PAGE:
Before submitting the highly anticipated Yeezus to Def jam, Kanye West called upon the legendary Rick Rubin to executive produce the album. The legendary producer and Def Jam founder has spoken on his work with Yeezy.
The Wall Street Journal got a hold of DJ Double R via email and he shared his thoughts on the record and Kanye's contributions to Hip-Hop.
Can you recall a scene from the sessions that might help people understand his method in the studio?
We were working on a Sunday [the same day West attended a baby shower for girlfriend Kim Kardashian] and the album was to be turned in two days later. Kanye was planning to go to Milan that night. Five songs still needed vocals and two or three of them still needed lyrics. He said, “Don't worry, I will score 40 points for you in the fourth quarter.” In the two hours before had to run out to catch the plane, he did exactly that: finished all lyrics and performed them with gusto. A remarkable feat. He had total confidence in his ability to get the job done when push came to shove.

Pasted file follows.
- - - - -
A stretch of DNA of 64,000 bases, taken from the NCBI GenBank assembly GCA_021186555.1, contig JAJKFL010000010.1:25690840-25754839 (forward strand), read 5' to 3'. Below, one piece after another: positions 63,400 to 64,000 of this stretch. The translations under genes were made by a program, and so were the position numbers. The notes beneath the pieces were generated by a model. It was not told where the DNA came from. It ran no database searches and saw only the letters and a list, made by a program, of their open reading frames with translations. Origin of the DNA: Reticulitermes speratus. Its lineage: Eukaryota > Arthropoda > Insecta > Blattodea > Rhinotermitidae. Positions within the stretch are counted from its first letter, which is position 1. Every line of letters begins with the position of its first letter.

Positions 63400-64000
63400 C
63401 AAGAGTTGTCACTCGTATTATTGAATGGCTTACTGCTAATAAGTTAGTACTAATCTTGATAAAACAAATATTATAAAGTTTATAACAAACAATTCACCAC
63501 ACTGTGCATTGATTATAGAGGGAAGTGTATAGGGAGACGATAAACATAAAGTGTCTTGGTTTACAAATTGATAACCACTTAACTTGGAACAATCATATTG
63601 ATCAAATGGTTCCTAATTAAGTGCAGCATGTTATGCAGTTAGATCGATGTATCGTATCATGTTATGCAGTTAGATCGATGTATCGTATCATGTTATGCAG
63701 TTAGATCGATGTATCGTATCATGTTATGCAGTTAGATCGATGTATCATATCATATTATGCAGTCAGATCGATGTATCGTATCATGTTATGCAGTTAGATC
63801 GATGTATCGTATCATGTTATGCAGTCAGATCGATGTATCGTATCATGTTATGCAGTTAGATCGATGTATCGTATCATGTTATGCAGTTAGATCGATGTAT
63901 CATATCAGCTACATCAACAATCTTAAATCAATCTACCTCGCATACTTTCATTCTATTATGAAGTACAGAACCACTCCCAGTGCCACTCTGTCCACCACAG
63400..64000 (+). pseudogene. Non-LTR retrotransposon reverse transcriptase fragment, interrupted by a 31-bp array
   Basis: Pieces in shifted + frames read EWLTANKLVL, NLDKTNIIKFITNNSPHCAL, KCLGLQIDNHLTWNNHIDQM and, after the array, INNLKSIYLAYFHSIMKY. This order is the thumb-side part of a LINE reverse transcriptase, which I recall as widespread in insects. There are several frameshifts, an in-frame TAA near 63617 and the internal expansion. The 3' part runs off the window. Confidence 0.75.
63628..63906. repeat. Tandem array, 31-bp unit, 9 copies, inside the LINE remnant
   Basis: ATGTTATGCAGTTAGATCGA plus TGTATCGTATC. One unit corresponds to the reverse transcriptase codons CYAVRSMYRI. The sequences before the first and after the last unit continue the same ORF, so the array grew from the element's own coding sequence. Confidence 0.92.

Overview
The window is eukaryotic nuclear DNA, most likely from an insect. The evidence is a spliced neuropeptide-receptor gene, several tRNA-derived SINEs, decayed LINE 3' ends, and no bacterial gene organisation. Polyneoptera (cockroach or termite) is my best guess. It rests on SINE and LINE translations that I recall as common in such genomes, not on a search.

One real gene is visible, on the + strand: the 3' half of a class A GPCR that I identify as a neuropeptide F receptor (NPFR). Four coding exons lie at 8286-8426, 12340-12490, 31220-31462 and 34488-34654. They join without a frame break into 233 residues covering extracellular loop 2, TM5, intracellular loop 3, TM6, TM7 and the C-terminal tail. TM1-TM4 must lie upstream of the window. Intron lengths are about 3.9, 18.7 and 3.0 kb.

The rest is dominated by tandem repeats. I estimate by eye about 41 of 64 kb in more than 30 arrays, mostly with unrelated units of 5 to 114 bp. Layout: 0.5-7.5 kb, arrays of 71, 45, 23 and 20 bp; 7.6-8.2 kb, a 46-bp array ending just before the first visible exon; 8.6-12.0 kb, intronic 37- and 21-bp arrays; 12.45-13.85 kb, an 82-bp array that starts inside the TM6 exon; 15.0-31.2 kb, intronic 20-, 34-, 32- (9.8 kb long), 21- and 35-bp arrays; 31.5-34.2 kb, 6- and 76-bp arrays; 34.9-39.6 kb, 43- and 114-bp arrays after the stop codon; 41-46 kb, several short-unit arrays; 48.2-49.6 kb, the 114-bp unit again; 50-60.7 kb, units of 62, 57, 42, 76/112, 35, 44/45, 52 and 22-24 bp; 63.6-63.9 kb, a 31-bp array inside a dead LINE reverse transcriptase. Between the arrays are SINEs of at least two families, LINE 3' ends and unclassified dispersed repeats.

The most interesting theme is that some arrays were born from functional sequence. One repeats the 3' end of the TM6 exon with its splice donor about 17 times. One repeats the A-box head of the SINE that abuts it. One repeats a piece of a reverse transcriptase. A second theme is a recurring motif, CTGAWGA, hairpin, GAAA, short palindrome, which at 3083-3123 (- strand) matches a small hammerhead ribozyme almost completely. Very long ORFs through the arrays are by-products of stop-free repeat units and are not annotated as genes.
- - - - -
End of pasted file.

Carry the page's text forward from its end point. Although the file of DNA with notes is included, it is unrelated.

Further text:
Where does “Yeezus” put him in relation to hip-hop and the broader music culture?
He is a true artist who happens to make music under the wide umbrella of hip hop. He is in no way beholden to hip hop's typical messaging musical cliches. Hip hop is a grander, more personal form because of his contributions, and hopefully his work will inspire others to push the boundaries of what's possible in hip hop.
Read the full interview over at the WSJ site.
Photo: G.O.O.D. Music